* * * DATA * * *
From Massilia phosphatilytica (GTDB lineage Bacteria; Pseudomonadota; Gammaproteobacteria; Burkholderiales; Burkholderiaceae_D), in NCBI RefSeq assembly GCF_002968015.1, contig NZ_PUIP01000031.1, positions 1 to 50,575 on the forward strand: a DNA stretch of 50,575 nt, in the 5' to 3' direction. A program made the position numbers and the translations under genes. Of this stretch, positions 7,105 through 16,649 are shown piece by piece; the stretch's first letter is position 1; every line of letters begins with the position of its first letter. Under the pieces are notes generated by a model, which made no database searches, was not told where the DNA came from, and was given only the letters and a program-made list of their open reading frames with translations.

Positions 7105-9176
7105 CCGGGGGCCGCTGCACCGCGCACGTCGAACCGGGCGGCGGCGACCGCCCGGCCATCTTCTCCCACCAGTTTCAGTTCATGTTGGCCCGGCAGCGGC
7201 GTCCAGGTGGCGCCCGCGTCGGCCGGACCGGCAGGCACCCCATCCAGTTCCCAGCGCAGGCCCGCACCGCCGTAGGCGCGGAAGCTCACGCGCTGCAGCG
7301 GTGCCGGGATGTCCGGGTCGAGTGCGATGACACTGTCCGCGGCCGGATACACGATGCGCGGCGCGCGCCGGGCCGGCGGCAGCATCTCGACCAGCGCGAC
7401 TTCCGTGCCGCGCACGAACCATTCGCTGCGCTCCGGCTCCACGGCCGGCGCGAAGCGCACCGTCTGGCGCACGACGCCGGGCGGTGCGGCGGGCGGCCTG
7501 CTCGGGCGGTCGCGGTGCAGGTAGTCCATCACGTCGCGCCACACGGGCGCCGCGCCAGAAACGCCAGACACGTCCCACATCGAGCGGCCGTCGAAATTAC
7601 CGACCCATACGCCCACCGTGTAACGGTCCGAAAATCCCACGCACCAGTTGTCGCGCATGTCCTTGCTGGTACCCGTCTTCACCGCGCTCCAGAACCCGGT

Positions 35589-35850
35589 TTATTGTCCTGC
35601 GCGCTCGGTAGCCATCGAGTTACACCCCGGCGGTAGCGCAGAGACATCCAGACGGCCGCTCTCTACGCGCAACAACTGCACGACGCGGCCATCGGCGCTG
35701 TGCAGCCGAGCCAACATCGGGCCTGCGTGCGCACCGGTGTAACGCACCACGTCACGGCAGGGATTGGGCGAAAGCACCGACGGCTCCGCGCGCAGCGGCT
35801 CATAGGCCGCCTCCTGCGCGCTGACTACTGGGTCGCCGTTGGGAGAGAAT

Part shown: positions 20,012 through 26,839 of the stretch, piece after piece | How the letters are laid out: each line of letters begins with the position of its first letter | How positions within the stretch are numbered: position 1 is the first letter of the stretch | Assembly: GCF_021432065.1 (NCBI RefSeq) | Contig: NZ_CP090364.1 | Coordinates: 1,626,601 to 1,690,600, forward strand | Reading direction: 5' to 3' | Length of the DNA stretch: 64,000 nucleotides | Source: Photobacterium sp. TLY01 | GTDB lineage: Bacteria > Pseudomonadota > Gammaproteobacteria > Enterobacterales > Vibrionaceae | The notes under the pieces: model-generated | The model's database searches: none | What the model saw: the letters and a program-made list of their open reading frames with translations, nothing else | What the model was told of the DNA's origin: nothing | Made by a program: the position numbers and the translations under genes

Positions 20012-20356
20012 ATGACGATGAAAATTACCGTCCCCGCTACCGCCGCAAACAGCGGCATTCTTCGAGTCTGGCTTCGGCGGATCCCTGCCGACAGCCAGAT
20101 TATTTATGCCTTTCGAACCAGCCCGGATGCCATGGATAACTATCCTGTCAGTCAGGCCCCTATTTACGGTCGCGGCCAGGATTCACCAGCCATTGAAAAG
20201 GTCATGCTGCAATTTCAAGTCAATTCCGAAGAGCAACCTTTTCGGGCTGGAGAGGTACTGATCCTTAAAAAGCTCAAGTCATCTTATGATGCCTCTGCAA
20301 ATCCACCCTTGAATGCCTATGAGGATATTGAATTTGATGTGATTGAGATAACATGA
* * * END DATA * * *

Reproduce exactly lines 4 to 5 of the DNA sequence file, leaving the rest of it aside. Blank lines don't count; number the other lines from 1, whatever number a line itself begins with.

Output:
7201 GTCCAGGTGGCGCCCGCGTCGGCCGGACCGGCAGGCACCCCATCCAGTTCCCAGCGCAGGCCCGCACCGCCGTAGGCGCGGAAGCTCACGCGCTGCAGCG
7301 GTGCCGGGATGTCCGGGTCGAGTGCGATGACACTGTCCGCGGCCGGATACACGATGCGCGGCGCGCGCCGGGCCGGCGGCAGCATCTCGACCAGCGCGAC